If you were on the social networking site Twitter the afternoon of April 24, you would have seen the National Cattlemen’s Beef Association (NCBA) Policy Division (tweeting under the handle @BeltwayBeef) effectively responding to what could have potentially been a media nightmare. Every tweet that came across Twitter mentioning mad cow or USDA’s confirmation of BSE in California, received this reply: “The animal was never processed and poses no threat to the food supply #BSEInfo.”

A clear food-safety message

That response came across the Twitter stream so fast and often, it was impossible to ignore. Consumers online heard a clear message that their food supply was safe.

In the aftermath of the devastation caused by the quick-hitting, lean finely textured beef (LFTB) crisis, NCBA’s response was a bright spot in the industry’s utilization of social media and online communities. So, if BSE was the “A” on the industry’s crisis-response report card and LFTB was a failing grade, what can we expect for our next industry issue and how should we prepare?

First and foremost, Sarah Hubbart, communications director at Animal Agriculture Alliance, says it’s time to give social media the credit it deserves.

“Social media represents a new platform that farmers and ranchers can use to bridge the urban-rural divide. It’s not a fad. It’s not just teenagers playing ‘Farmville’ or people tweeting about what they ate for lunch. It’s a game-changer,” Hubbart explains.

Eight-year-old Facebook reported 901 million active users in March, and is projected to eclipse 1 billion by this fall. But whatever the social site, the trend is the same – more and more people are communicating and sharing online. In fact, a recent Pew Research Center study reports that among those who get their news online, 75% are obtaining news and information through email or social networks.

“Today, we’re much more efficient in using social media to get our word out,” says BEEF Daily Editor Amanda Radke, the pioneer behind BEEF magazine’s online communities, but she warns that works both ways. “Look at how quickly the beef industry was ‘slimed’ by the LFTB controversy; it all stemmed from conversations on social media sites.”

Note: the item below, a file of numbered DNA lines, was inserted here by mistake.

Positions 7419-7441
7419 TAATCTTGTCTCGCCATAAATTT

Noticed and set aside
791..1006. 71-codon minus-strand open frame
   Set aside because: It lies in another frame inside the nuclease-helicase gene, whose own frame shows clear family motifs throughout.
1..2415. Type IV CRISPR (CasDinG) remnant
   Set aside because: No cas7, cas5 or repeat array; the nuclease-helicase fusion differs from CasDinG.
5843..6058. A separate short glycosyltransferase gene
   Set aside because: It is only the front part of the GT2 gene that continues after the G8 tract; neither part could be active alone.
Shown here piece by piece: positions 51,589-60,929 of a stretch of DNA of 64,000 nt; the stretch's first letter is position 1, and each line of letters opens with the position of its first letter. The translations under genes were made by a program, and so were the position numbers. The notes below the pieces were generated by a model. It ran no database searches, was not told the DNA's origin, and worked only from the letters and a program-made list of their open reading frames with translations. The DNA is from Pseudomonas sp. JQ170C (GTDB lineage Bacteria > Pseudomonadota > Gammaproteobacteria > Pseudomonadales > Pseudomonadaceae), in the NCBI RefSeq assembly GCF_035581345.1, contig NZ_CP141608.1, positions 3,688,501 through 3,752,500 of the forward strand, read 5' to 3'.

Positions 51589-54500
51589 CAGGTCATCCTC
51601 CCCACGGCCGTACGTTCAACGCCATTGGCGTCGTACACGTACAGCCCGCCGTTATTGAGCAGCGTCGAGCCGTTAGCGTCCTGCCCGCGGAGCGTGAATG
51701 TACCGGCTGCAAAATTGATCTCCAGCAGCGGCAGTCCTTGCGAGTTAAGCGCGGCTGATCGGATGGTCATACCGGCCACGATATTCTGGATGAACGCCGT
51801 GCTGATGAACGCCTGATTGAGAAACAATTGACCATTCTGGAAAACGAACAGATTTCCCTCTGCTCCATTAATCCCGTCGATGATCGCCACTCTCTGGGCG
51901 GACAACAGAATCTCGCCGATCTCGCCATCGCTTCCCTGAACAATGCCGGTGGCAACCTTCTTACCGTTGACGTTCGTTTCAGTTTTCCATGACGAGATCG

Build connections now

In the end, it might all boil down to risk management, a must-do practice in today’s volatile industry. Online advocates suggest it’s time we take that same risk-management approach online.

“If you’re not at the table, you can’t be a part of constructing the conversation about nutrition and agriculture – nor can you counter the misinformation campaigns around food, fuel, feed or fiber,” says Michele Payn-Knoper at Cause Matters Corp., an organization that focuses on improving connections between gate to plate.

“Social media absolutely needs to be a part of every company’s crisis management strategy,” Hubbart says. “The Internet is a double-edged sword. Speak up now or rest assured the other side will do the talking for you.”

According to our exclusive BEEF magazine survey sent out to readers in April, a growing number of producers are doing just that. Of the 48% of respondents who said they actively work to correct industry misinformation, 36.5% turn to social media sites to reach consumers and build connections.

And those connections might be the answer to getting a passing grade in our next online crisis.

“It’s critical for beef producers to develop relationships and engage in communities to better understand other perspectives; and most importantly, put a face on farming and ranching,” Payn-Knoper says. “This means not only connecting with other ag people, but proactively connecting with those around all sides of the food plate.”

“Serve as a resource, share an inside look at what happens on your farm/ranch and answer questions without being defensive,” she suggests. “You’ll find your greatest champions in the next crisis in those who you connect with on a human level.” 

Note: For more ag advocacy resources, consider AgChat Foundation's third annual Agvococy 2.0 Training.The two-day event will explore how farmers can effectively share agriculture’s message using social media tools like Facebook, Twitter, Pinterest, YouTube, blogs and mobile applications. The Agvocacy 2.0 conference will be held August 23 – 24, 2012 at the Crowne Plaza Hotel, Kansas City, MO. Applications are available here.

Find Jamie on Google+ or Twitter.